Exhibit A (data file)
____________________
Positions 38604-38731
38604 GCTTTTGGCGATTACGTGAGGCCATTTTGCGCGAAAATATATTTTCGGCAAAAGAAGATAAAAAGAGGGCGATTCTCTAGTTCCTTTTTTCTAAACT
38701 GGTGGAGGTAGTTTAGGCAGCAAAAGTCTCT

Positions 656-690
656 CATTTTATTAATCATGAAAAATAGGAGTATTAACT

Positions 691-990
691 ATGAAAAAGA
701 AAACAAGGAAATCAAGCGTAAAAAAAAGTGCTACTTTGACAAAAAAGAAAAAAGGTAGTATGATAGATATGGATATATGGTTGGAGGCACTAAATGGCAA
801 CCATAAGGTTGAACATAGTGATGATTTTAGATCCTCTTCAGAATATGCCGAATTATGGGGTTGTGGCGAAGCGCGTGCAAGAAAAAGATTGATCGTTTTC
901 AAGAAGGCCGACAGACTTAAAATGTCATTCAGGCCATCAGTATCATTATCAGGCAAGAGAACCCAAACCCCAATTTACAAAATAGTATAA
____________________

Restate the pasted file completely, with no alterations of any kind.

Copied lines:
Positions 38604-38731
38604 GCTTTTGGCGATTACGTGAGGCCATTTTGCGCGAAAATATATTTTCGGCAAAAGAAGATAAAAAGAGGGCGATTCTCTAGTTCCTTTTTTCTAAACT
38701 GGTGGAGGTAGTTTAGGCAGCAAAAGTCTCT

Positions 656-690
656 CATTTTATTAATCATGAAAAATAGGAGTATTAACT

Positions 691-990
691 ATGAAAAAGA
701 AAACAAGGAAATCAAGCGTAAAAAAAAGTGCTACTTTGACAAAAAAGAAAAAAGGTAGTATGATAGATATGGATATATGGTTGGAGGCACTAAATGGCAA
801 CCATAAGGTTGAACATAGTGATGATTTTAGATCCTCTTCAGAATATGCCGAATTATGGGGTTGTGGCGAAGCGCGTGCAAGAAAAAGATTGATCGTTTTC
901 AAGAAGGCCGACAGACTTAAAATGTCATTCAGGCCATCAGTATCATTATCAGGCAAGAGAACCCAAACCCCAATTTACAAAATAGTATAA